MADISON, Wis. — The fight over Wisconsin Gov. Scott Walker’s signature policy achievement, a law effectively ending collective bargaining for most public employees, ended Thursday with the state Supreme Court declaring it to be constitutional.
Passage of the law in 2011 put Wisconsin at the center of a nationwide battle over union rights and fueled Mr. Walker’s rise to national prominence as he entered the mix of possible 2016 presidential candidates.
The law also requires public employees to contribute more toward their health insurance and pension costs, bars automatic withdrawals from members’ paychecks and requires annual elections to see if members want their unions to go on representing them.
The state’s highest court also upheld the state’s voter ID law and a 2009 law providing limited benefits to gay and lesbian couples.
GM told of Cobalt crash
DETROIT — More than seven years before General Motors began the biggest wave of auto recalls in history, an investigator for Vanguard Car Rental USA contacted the carmaker about a fatal rollover crash in California involving a new Chevrolet Cobalt.
A Vanguard claims adjuster wrote to GM and said even though the cause of the crash wasn’t immediately known, “due to the serious nature of this accident we feel that it is imperative that you open a claim and inspect this vehicle for possible defects,” according to a review of documents obtained by Bloomberg News after a Freedom of Information Act request.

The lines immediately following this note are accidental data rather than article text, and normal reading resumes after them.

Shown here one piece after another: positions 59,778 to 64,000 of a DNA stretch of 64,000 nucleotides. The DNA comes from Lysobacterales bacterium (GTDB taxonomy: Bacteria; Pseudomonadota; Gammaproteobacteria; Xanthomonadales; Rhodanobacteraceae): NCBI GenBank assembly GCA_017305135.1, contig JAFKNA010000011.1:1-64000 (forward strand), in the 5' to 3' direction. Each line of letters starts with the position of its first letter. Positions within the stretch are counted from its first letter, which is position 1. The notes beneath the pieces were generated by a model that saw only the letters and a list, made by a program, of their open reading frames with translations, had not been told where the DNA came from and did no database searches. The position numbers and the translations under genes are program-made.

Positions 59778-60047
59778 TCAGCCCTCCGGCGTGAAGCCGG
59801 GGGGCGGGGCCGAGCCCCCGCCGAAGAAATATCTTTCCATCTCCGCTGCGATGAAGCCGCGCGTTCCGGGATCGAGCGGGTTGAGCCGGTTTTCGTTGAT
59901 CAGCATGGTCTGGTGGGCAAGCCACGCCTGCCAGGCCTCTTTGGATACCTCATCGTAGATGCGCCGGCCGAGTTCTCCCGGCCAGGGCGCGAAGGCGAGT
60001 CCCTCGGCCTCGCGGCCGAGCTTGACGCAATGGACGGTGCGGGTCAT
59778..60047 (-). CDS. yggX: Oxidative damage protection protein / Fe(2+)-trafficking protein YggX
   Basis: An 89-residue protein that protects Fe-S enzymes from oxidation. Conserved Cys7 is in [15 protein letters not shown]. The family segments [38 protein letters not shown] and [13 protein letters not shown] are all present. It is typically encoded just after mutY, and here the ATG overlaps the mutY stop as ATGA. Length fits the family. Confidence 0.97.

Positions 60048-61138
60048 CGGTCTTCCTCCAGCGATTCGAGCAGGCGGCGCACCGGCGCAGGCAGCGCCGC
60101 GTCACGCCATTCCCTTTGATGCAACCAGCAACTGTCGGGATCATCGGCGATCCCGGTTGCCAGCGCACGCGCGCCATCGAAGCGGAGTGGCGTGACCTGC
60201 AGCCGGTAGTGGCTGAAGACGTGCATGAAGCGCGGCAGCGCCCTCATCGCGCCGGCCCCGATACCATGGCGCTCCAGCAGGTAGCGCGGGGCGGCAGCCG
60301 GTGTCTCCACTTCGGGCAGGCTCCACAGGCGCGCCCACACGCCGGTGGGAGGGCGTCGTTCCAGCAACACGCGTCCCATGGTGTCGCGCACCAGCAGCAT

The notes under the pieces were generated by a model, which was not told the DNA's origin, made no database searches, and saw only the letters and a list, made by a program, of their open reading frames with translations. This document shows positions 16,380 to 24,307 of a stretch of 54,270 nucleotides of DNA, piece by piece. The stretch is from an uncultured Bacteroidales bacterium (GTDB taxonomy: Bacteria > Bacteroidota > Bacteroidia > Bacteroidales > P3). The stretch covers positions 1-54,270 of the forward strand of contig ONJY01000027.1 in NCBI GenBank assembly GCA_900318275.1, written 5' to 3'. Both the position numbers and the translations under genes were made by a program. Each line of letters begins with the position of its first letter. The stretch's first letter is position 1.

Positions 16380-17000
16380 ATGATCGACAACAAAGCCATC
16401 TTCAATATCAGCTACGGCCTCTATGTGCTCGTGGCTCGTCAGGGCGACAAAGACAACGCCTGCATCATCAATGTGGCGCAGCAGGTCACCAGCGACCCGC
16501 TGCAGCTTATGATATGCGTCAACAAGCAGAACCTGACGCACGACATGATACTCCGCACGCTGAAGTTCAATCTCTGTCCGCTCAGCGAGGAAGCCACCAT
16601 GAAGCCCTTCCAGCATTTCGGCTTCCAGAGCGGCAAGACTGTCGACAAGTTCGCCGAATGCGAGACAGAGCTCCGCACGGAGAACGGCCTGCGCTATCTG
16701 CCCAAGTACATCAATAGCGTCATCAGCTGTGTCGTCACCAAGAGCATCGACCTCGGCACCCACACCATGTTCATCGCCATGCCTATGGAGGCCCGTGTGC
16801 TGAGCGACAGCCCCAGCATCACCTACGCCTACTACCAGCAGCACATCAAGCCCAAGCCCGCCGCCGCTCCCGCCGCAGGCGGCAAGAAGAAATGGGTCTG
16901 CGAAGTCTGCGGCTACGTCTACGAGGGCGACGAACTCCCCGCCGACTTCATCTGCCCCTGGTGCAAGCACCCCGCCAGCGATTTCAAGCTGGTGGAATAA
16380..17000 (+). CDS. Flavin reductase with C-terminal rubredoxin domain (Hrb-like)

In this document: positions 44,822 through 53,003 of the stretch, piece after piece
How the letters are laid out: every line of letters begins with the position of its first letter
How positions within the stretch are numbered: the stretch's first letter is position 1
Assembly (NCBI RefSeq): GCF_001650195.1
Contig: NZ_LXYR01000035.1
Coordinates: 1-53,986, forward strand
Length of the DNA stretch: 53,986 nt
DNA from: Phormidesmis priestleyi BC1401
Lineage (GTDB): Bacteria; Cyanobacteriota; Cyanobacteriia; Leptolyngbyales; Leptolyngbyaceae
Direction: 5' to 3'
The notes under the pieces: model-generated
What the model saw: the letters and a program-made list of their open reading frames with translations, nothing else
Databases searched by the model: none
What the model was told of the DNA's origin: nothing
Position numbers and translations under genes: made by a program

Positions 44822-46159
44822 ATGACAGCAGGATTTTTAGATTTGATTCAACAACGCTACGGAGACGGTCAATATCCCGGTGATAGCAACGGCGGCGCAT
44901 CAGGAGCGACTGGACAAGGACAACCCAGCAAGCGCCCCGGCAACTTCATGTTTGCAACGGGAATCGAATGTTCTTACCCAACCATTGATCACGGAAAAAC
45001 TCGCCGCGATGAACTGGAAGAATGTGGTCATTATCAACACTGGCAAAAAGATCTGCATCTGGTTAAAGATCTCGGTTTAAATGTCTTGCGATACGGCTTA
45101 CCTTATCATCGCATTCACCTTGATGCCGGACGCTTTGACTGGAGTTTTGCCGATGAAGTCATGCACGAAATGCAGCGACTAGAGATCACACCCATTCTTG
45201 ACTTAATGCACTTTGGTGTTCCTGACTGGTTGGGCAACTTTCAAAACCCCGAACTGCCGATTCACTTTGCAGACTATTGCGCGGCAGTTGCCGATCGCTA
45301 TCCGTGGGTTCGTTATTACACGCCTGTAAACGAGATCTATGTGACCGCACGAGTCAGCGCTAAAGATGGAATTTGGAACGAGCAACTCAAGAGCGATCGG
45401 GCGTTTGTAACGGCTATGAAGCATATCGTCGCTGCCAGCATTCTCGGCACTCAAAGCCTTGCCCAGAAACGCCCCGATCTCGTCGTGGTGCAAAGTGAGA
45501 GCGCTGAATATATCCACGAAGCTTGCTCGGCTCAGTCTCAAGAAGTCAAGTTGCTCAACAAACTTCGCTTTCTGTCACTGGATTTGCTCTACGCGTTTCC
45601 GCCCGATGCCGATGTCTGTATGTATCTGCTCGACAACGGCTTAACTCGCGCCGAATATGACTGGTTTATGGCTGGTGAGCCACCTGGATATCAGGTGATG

Obama donor probed
WASHINGTON — Republican lawmakers asked the Federal Communications Commission to explain its grant of a potentially money-saving waiver to a private-equity company owned by a major campaign donor to President Barack Obama.
The House Energy and Commerce Committee wants the FCC to turn over draft copies of the waiver granted to Grain Management LLC, a firm owned by David Grain. It’s also asking for all communications between the firm and the commission, committee Chairman Fred Upton of Michigan said in a letter Thursday to FCC Chairman Tom Wheeler, a Democrat.
Executive shoots boss
CHICAGO — An executive of a Chicago company, upset that he was being demoted, walked into the CEO’s office downtown Thursday morning and shot him twice before turning the gun on himself, police said.
Tony DeFrances, 59, was found dead on the scene from a gunshot wound to the head. His friend and CEO of ArrowStream, Steven LaVoie, 54, was wounded in the head and stomach and was in critical condition at Northwestern Memorial Hospital, authorities said.
Silver Star awarded
HOLLAND, Mich. — A Michigan Marine who was killed in Afghanistan has been posthumously awarded the Silver Star for bravery. The award was bestowed on the family of Gunnery Sgt. Daniel Price on Wednesday in the western Michigan farmbelt community of Holland.
Sgt. Price, 27 and on his sixth combat tour, was killed July 29, 2012, as he led a successful effort to rescue Afghan commandos during a firefight.
Railroad tracks blamed
BALTIMORE — A worn and fractured rail along train tracks in historic Ellicott City, Md., caused the massive coal train derailment that killed two women in 2012, the National Transportation Safety Board said Thursday.
The two 19-year-old college students were seated on a bridge that is part of CSX Transportation’s right-of-way.
— Compiled from wire services